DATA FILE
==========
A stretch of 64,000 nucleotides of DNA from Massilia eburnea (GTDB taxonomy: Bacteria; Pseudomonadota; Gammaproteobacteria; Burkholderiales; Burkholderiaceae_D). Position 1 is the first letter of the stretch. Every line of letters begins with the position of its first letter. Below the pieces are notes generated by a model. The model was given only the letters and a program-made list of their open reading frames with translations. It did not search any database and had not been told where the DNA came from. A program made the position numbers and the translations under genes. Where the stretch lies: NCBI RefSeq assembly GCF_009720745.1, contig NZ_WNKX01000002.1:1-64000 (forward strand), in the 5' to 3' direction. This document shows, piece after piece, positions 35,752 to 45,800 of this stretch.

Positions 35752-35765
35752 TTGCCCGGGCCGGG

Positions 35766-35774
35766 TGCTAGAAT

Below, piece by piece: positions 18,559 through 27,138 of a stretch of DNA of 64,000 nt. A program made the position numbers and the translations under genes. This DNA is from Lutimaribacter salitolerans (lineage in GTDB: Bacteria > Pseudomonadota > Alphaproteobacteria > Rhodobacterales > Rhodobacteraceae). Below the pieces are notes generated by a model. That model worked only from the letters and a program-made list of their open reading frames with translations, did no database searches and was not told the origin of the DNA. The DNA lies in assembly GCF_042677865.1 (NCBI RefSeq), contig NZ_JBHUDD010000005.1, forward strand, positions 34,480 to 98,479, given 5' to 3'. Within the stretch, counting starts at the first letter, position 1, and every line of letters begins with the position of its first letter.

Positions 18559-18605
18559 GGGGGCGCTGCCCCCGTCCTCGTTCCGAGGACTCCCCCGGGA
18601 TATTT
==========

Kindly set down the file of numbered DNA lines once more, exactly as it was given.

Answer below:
A stretch of 64,000 nucleotides of DNA from Massilia eburnea (GTDB taxonomy: Bacteria; Pseudomonadota; Gammaproteobacteria; Burkholderiales; Burkholderiaceae_D). Position 1 is the first letter of the stretch. Every line of letters begins with the position of its first letter. Below the pieces are notes generated by a model. The model was given only the letters and a program-made list of their open reading frames with translations. It did not search any database and had not been told where the DNA came from. A program made the position numbers and the translations under genes. Where the stretch lies: NCBI RefSeq assembly GCF_009720745.1, contig NZ_WNKX01000002.1:1-64000 (forward strand), in the 5' to 3' direction. This document shows, piece after piece, positions 35,752 to 45,800 of this stretch.

Positions 35752-35765
35752 TTGCCCGGGCCGGG

Positions 35766-35774
35766 TGCTAGAAT

Below, piece by piece: positions 18,559 through 27,138 of a stretch of DNA of 64,000 nt. A program made the position numbers and the translations under genes. This DNA is from Lutimaribacter salitolerans (lineage in GTDB: Bacteria > Pseudomonadota > Alphaproteobacteria > Rhodobacterales > Rhodobacteraceae). Below the pieces are notes generated by a model. That model worked only from the letters and a program-made list of their open reading frames with translations, did no database searches and was not told the origin of the DNA. The DNA lies in assembly GCF_042677865.1 (NCBI RefSeq), contig NZ_JBHUDD010000005.1, forward strand, positions 34,480 to 98,479, given 5' to 3'. Within the stretch, counting starts at the first letter, position 1, and every line of letters begins with the position of its first letter.

Positions 18559-18605
18559 GGGGGCGCTGCCCCCGTCCTCGTTCCGAGGACTCCCCCGGGA
18601 TATTT